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BP and Shell among the winners in ‘truly historic’ £700m ScotWind licensing round

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A total of 17 projects have been chosen out of 74 applications for the ScotWind offshore wind licensing round.

Nearly £700 million will be paid by the successful applicants in option fees and passed to the Scottish Government for public spending.

The area of seabed covered by the 17 projects, with a combined potential generating capacity of 25 gigawatts (GW) totals more than 2,700 square miles.

The 17 locations of the ScotWind licence awards.

Hailing the “truly historic” potential of ScotWind, First Minister Nicola Sturgeon said it would deliver opportunities for high quality green jobs for decades to come.

She added: “ScotWind puts Scotland at the forefront of the global development of offshore wind, represents a massive step forward in our transition to net-zero, and will help deliver the supply chain investments and high quality jobs that will make the climate transition a fair one.

People working right now in the oil and gas sector in the north-east of Scotland can be confident of opportunities for their future.”

Nicola Sturgeon, first minister.

“It allows us to make huge progress in decarbonising our energy supply – vital if we are to reduce Scotland’s emissions – while securing investment in the Scottish supply chain of at least £1 billion for every gigawatt of power.

“And because Scotland’s workers are superbly placed with transferable skills to capitalise on the transition to new energy sources, we have every reason to be optimistic about the number of jobs that can be created.

“That means, for example, that people working right now in the oil and gas sector in the north-east of Scotland can be confident of opportunities for their future.”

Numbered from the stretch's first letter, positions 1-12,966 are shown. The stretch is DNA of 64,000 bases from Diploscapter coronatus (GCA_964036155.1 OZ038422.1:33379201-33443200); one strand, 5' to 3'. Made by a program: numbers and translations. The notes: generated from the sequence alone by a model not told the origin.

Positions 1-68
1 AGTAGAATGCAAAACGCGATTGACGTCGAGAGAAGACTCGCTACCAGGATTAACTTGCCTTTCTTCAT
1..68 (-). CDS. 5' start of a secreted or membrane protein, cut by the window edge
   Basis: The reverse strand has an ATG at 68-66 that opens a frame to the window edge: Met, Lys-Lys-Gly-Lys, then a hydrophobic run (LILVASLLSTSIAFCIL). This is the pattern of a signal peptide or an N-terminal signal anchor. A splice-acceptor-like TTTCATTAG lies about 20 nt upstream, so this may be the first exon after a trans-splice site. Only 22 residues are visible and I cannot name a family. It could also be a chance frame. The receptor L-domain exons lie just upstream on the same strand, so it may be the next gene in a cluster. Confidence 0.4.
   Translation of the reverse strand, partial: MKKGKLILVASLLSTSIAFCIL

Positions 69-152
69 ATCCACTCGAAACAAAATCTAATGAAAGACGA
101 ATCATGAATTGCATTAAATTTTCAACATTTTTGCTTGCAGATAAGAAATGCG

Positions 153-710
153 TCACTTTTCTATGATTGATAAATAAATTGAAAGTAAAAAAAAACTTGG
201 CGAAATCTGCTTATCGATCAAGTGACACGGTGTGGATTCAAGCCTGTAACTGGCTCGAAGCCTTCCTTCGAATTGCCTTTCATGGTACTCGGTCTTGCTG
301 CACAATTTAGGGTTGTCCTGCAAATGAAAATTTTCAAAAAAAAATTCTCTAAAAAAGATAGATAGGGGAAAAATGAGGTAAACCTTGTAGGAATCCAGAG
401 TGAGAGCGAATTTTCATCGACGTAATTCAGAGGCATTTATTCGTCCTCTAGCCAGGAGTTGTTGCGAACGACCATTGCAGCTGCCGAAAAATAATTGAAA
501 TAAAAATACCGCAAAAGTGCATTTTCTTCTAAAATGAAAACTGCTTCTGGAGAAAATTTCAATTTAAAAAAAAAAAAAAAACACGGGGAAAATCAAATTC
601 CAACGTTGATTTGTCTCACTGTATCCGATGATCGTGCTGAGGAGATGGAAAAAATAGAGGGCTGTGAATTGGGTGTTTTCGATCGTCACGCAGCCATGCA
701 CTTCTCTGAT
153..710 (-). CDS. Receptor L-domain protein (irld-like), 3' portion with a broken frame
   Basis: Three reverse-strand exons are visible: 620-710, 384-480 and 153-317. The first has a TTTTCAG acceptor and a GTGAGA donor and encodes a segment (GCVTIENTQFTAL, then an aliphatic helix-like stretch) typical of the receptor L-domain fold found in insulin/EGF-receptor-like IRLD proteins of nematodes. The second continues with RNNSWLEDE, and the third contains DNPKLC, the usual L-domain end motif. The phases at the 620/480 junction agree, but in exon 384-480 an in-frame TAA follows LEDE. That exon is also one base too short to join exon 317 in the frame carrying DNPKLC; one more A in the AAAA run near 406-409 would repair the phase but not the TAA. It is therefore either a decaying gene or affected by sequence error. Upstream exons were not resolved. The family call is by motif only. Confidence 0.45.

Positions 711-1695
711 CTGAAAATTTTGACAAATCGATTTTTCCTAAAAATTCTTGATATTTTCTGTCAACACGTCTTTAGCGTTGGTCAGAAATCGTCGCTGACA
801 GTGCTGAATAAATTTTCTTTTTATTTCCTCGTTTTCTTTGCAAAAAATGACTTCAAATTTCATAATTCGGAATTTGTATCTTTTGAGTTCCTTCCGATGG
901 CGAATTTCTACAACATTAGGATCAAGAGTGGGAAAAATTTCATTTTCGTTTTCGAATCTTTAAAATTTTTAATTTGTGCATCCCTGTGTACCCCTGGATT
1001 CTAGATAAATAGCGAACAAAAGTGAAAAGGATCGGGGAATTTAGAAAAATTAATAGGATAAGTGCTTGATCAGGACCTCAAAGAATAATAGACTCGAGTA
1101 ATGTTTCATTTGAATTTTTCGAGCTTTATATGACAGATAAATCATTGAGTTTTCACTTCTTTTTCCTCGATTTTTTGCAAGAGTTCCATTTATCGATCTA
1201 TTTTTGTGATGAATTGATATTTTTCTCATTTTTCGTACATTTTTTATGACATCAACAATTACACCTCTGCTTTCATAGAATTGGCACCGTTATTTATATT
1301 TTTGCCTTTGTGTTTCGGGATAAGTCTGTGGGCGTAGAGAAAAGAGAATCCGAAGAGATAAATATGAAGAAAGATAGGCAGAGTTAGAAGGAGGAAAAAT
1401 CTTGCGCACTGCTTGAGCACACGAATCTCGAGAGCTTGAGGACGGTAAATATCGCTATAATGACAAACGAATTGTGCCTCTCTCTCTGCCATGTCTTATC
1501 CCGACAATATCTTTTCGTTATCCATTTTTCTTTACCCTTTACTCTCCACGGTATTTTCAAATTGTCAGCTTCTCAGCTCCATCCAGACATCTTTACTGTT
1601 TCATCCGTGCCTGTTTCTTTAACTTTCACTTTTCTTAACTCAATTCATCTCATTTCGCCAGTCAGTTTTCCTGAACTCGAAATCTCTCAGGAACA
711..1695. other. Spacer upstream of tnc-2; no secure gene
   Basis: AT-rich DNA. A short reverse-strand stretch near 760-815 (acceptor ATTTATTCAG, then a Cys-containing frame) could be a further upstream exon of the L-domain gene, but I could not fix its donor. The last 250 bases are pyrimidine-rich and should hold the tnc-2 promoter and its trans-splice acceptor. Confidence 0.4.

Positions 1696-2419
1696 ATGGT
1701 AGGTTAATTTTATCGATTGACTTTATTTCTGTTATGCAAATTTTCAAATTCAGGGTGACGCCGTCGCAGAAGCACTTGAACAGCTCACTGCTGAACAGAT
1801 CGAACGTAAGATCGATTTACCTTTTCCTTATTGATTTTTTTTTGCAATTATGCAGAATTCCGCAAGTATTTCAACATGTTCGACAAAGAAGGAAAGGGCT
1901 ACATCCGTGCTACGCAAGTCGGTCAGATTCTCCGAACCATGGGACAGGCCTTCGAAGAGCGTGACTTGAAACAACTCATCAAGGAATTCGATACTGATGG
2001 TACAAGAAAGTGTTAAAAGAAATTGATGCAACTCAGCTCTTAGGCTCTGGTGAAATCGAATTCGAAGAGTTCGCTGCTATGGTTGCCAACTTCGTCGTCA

Nicola Sturgeon.

Ms Sturgeon continued: “The spread of projects across our waters promises economic benefits for communities the length and breadth of the country, ensuring Scotland benefits directly from the revolution in energy generation that is coming.

“There is no doubt that the scale of this opportunity is transformational – both for our environment and the economy.”

What is ScotWind?

Announcing the licensing round lease option successes, including BP Shell and SSE Renewables, Crown Estate Scotland (CES) said early indications suggested it would lead to a multibillion-pound supply chain investment in Scotland.

The potential power generated will provide for “the expanding electrification of the Scottish economy as we move to net-zero,” CES added.

This is good business – making disciplined investments and demonstrating what an integrated energy company can do; we can’t wait to get to work.”

Bernard Looney, chief executive, BP.

Simon Hodge, chief executive, CES, said: “Today’s results are a fantastic vote of confidence in Scotland’s ability to transform our energy sector.

“Just a couple of months after hosting COP26, we’ve now taken a major step towards powering our future economy with renewable electricity.

“In addition to the environmental benefits, this also represents a major investment in the Scottish economy, with around £700m being delivered straight into the public finances and billions of pounds worth of supply chain commitments.

“The variety and scale of the projects that will progress onto the next stages shows both the remarkable progress of the offshore wind sector, and a clear sign that Scotland is set to be a major hub for the further development of this technology in the years to come.”

Crown Estate Scotland chief executive Simon Hodge.

CES added: “This is just the first stage of the long process these projects will have to go through before we see turbines going into the water, as the projects evolve through consenting, financing, and planning stages.